Don’t get me wrong. I don’t buy the argument that if everyone were walking around with a gun, that violent crime would go down. By the same token, I don’t buy the argument that individuals walking around with guns are committing all those fatal and non-fatal gun assaults.

              Back in June, when the Supreme Court struck down New York’s law which requires that concealed-carry applicants show valid cause for needing to walk around with a gun, the various GVP groups all knew ‘for a fact’ that New York was heading for an Armageddon of gun violence, no matter what.

              I am still waiting for the first piece of evidence-based research which definitively shows a connection between the issuance of concealed-carry licenses and a substantive, verifiable increase in violent crime. Sorry, but just finding a coincidence between when a law is changed and how people behave isn’t cause and effect.

              I have sold thousands of guns to people who walked into my gun shop and said they wanted to buy a gun for armed, self-defense. Most of these customers were kids who had been playing video shooting games as they grew up and now were old enough to have the real thing.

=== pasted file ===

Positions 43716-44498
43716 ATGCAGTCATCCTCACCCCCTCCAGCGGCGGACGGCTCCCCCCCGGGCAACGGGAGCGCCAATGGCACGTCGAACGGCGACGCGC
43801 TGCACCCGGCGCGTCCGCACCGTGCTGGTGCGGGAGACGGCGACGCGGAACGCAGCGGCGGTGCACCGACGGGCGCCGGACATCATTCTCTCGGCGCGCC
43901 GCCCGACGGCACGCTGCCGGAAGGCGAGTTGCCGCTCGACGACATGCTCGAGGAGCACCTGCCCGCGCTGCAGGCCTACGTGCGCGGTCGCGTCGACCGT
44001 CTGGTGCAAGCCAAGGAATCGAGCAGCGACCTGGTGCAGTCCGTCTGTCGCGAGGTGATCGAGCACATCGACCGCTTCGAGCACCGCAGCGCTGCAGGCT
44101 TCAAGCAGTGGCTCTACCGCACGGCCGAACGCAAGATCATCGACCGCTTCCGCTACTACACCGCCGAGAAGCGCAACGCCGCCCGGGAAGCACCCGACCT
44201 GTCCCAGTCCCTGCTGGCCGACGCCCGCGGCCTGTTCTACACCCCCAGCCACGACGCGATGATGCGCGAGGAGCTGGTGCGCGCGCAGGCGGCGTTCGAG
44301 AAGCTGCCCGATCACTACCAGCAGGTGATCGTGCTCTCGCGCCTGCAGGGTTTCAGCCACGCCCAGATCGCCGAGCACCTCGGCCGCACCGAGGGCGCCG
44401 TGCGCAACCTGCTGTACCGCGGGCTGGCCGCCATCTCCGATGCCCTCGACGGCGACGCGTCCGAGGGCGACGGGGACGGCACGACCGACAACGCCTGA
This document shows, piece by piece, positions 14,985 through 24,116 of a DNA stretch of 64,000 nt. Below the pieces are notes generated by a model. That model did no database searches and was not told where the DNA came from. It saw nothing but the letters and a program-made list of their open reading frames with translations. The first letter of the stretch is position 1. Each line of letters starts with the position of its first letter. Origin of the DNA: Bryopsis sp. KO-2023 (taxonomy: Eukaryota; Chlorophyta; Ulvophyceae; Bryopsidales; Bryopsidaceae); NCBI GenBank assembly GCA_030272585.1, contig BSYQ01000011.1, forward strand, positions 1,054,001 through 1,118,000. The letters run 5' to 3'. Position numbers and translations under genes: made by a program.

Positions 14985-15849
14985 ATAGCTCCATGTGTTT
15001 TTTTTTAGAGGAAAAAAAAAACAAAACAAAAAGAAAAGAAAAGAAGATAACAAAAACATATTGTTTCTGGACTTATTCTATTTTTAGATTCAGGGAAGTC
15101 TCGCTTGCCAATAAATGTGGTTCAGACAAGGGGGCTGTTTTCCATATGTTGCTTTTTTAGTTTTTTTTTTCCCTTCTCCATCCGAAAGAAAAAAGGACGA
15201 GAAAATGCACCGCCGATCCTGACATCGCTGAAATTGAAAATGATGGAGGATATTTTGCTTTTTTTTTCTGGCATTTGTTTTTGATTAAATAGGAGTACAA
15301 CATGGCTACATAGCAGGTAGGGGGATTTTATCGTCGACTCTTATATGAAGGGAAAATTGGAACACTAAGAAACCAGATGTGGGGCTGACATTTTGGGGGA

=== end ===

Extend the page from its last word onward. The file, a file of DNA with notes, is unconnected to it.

At some point I sent emails and asked several hundred of these customers how often they were walking around with their self-defense gun. Less than 10 percent of the people who responded to my email said they were carrying their gun on a regular basis – the rest were walking around with a concealed weapon occasionally or not at all.

              Here’s what happens when you begin carrying a self-defense gun. You discover that there are places you can’t bring the gun, like shopping malls or restaurants that serve booze. You also discover that the gun is heavy, it’s bulky, so you won’t carry it during the warm months because it looks kind of stupid to be wearing an overcoat at the beach.

              For all the complaints from the gun-control folks about how issuing concealed-carry licenses increases risk, has there ever been one study which seeks to figure out how many of those newly licensed gunslingers are actually walking around with their cherished guns? Nope, not one.